Black Quotidian: Everyday History in African-American NewspapersMain MenuIntroductionAfrican-American Newspapers & Everyday Black HistoryProject Motivation, Methodology, and Scholarly ContributionWomen in African-American NewspapersBlack History 365Popular PostsMatthew F. Delmont01529ec942d3dadc44eb5d89f6fd4cc939ac378a
October 14, 1921
1media/BAA 10-14-21.jpg2016-10-13T12:56:48+00:00Matthew F. Delmont01529ec942d3dadc44eb5d89f6fd4cc939ac378a3854plain2016-10-13T14:42:51+00:00Matthew F. Delmont01529ec942d3dadc44eb5d89f6fd4cc939ac378aOn October 14, 1921, the Baltimore Afro-American published an article by E. Franklin Frazier regarding Birth of a Nation. The twenty-seven-year-old Frazier saw the film while he was in Denmark on American Scandinavian Foundation Fellowship. The next year he started teaching at Morehouse College and went on to become one of the most important sociologists of the twentieth century. Frazier's article in the Afro-American described the experience to seeing D.W. Griffith's racist epic film in a Scandinavian country. "Just as the Negro in America has learned that the Race Problem is bound by no section but extends as far as the Negro pursues the way, the Negro abroad find the Problem pursuing him from land to land," Frazier wrote. "Mechanical inventions and ease of communication permit the venom of American Race Prejudice to circle the globe and revive the primitive passions of civilized men against the Negro."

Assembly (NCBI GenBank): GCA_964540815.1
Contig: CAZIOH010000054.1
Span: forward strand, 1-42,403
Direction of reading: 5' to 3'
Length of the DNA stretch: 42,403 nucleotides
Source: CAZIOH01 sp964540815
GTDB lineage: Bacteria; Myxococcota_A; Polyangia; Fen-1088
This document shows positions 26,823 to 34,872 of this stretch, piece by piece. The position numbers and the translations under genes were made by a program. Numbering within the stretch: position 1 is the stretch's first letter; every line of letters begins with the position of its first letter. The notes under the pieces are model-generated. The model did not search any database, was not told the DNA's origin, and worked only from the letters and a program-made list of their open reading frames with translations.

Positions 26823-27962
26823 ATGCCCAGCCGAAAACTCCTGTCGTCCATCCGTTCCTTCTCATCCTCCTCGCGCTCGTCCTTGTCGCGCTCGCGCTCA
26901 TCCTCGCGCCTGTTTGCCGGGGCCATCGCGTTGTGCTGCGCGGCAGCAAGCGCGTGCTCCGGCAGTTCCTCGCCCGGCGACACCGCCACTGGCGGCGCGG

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12016-10-13T12:57:50+00:00E. Franklin Frazier1E. Franklin Fraziermedia/E Franklin Frazier.jpgplain2016-10-13T12:57:50+00:00